There are a few leftfield ways of bringing other Sims to your property, and he chooses the weirdest one of all. He spends some time pondering artwork of a sad clown. Enough time, apparently, to manifest said clown in The Feast of Meats. There's nothing in the rules about imprisoning personifications of your inner turmoil, so into the wall he goes. Best of all, it's around now that I notice, for some reason, Maximiliano has a clown's face when he changes into his bed clothes, presumably as a hangover from those first tentative character creation moments. This feels like an especially pointed mockery of my new visitor. The Talented Mr Ripley, but with greasepaint and pompoms.
Against all expectations, Maximiliano evens the score when some minor celebrity, Thorne Bailey, invites himself over. It's the sort of thing you can imagine Sir David Attenborough narrating, "The Minor Celebrity brazenly sits down to watch TV in The Feast of Meats, unaware of the imminent danger. It's already too late. Maximiliano strikes! And the celebrity goes into the larder." As a fitting punishment, Thorne's misery cupboard is directly opposite the telly, as a permanent reminder of his transgressions. This feels like a big win for Maximiliano. Not only is it an act of pure opportunism, but this is the first neighbour who feels like he truly deserves to be here. And, even more pleasingly, his celebrity status means he's literally shiny, like a rare Pokémon card. Wilhelmina will be consumed with jealousy.
On a functional note, I decide to add windows to the cells. This isn't so the Klemps can observe their chattels, you understand; they see them more as living insulation than people, and voyeurism is so passé. Instead, this is so their new guests can experience the true horror of The Feast of Meats. It's not just the loss of liberty, but the cloying, inescapable spectre of the Klemps living their horrid lives. When you become a feature in the Klemp gallery, you are not just staring into the abyss, but also watching two sexless human cardigans flirt so painfully that sometimes, they literally have to hide in bed out of embarrassment. Death would be a release.
So far I've made this setup sound perfectly idyllic. But there are some issues with The Feast of Meats.The first is that my front door keeps having to move, which is disrupting the feng shui of Chez Klemp. At one point I try to encourage people to come in via the basement, still holding onto the hope of populating Wihelmina's garden, but it's too much of a faff.
Instead, I decide that the entrance to The Feast of Meats should only appear when the house hungers for new flesh. It's something straight out of a Clive Barker book. "Beware the blue door," the neighbours whisper. The second issue is with the Clown. I learn the only thing worse than a talented clown is a useless one. Every time he tries to juggle, he ends up dropping his balls, triggering a sad trombone noise that plays, on average, around every five seconds. If Maximiliano and Wilhelmina weren't already criminally insane it's the sort of thing that would certainly nudge them over the edge. Luckily, Wilhelmina is talking to herself and Maximiliano is standing in a corner, crying. Everything is fine!
After a few days of no food, sleep, or toilets, our guests are in poor shape. I catch Don doing press ups in a pool of his own urine, and Thorne does nothing but scream. To lighten the mood, they allow my wall pigs a morning of exercise, ablutions, and brief conversation. I build a rat run between cages then open the doors so the inhabitants of the gallery can stretch their legs and chat. It's not much of a party. The clown sleeps on the floor. Mei refuses to use the bath because a stranger is watching. Disappointed with these despicable ingrates, I tempt them back to their nooks with the promise of a working toilet, then lock them back inside. Without the toilets. I won't be so generous next time.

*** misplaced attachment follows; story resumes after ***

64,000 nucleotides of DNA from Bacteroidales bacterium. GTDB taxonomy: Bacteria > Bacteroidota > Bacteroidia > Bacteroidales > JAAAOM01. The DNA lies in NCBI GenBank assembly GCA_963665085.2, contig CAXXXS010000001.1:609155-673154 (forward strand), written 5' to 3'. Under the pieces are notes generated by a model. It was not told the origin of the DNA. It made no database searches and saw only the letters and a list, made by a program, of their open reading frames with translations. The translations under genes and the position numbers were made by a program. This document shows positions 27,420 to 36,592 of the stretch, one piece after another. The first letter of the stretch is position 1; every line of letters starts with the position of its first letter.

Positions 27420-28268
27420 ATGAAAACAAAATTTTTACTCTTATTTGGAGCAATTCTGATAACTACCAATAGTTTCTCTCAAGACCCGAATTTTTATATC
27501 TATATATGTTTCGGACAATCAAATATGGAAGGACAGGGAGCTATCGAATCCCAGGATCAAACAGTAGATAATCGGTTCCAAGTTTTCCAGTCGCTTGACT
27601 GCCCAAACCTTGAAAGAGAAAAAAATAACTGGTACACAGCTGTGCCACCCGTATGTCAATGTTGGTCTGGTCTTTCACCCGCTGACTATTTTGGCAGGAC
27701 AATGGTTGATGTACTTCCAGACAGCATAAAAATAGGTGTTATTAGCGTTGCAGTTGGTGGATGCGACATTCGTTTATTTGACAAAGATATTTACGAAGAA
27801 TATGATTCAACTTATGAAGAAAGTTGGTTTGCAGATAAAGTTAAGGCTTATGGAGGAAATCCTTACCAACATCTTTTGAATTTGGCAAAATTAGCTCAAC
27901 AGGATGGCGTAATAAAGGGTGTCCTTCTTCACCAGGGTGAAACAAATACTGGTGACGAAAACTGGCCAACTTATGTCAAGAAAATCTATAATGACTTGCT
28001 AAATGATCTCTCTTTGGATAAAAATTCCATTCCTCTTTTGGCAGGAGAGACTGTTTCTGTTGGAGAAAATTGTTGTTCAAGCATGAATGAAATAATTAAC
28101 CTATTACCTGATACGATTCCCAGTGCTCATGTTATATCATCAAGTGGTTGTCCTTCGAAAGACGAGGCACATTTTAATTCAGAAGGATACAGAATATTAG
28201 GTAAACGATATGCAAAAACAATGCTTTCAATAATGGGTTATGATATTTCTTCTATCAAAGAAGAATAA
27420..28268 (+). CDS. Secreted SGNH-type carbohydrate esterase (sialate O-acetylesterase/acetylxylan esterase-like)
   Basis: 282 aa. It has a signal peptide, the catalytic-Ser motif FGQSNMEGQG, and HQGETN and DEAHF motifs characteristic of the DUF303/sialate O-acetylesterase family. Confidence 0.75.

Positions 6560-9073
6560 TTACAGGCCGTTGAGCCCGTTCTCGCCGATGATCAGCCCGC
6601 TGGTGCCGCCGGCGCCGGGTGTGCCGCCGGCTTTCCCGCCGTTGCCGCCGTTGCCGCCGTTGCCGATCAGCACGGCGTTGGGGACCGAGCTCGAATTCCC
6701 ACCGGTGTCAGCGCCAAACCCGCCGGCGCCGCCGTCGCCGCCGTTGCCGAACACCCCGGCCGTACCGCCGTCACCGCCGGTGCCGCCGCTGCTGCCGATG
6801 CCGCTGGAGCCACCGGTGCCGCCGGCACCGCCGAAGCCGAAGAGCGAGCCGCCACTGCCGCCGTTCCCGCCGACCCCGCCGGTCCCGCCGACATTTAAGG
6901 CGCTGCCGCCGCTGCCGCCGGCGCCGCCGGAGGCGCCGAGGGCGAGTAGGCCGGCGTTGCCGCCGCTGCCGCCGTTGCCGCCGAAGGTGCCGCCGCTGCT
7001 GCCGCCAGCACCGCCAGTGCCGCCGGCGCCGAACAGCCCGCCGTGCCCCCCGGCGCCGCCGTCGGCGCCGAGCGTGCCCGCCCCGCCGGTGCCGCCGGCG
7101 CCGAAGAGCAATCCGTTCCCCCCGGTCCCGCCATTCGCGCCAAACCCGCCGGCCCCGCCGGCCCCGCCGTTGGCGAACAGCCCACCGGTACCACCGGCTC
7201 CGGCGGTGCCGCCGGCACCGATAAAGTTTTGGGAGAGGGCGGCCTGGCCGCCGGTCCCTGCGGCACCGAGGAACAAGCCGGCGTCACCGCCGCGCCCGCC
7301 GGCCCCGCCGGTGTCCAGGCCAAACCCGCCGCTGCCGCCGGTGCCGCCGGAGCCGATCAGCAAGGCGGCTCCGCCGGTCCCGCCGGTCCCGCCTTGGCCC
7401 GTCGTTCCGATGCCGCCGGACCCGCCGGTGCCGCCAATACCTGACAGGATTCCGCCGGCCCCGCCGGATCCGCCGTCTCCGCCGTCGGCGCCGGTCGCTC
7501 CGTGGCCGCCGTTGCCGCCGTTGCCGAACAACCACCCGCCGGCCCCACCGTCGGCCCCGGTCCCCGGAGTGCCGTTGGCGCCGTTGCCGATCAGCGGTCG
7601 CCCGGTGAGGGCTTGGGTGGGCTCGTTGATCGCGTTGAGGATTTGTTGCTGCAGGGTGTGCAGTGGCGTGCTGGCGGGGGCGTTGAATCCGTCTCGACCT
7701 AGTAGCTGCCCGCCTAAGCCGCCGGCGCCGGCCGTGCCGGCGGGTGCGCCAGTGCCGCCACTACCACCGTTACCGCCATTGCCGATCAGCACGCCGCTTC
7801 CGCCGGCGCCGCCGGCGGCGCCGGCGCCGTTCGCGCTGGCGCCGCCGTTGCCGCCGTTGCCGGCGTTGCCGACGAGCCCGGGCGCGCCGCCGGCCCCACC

As a punishment, I decide to find new ways to make them unhappy. The simplest way to do this is to make Maximiliano cook. He's so bad at the culinary arts that his meals actually make Sims depressed, which is perfect. He also hates cooking, which feels like I'm getting extra misery as part of the bargain. My only worry is that, over time, Maximiliano's culinary skills will improve and he'll end up making his acquisitions happy. Or at least, not-miserable. There's every chance they'll die before that happens, though. Every cloud.
Outlive, laugh, love
I know what you're thinking. "This all sounds wonderful. How could anyone be unhappy when life offers such bountiful fruits?" And you're partially correct. But I can't help but feel for Wihelmina, who spent so long designing the perfect basement dungeon, only for it to go empty and unloved. As we've established, it's impossible to keep one of my Sim neighbours locked underground. But the same isn't true of my actual Sims. And, if we're honest, Maximiliano and Wilhelmina do seem to be drifting apart. She loves the taste of human hands. Maximiliano prefers ears. Apples and oranges.
That's why, one night, as Maximiliano changes into his clown outfit to go to bed, Wilhelmina tempts him into the cellar with the promise of WooHoo. But there is no WooHoo in the dark place. Only mannequins and clown paintings and a space where the staircase used to be. You are reminded, no doubt, of the tale of Perilaus of Athens, who was burned alive inside the brazen bull, the very torture device he himself invented. Some days you imprison the clown. Other days, you are the imprisoned clown. I told you this was going to be deep.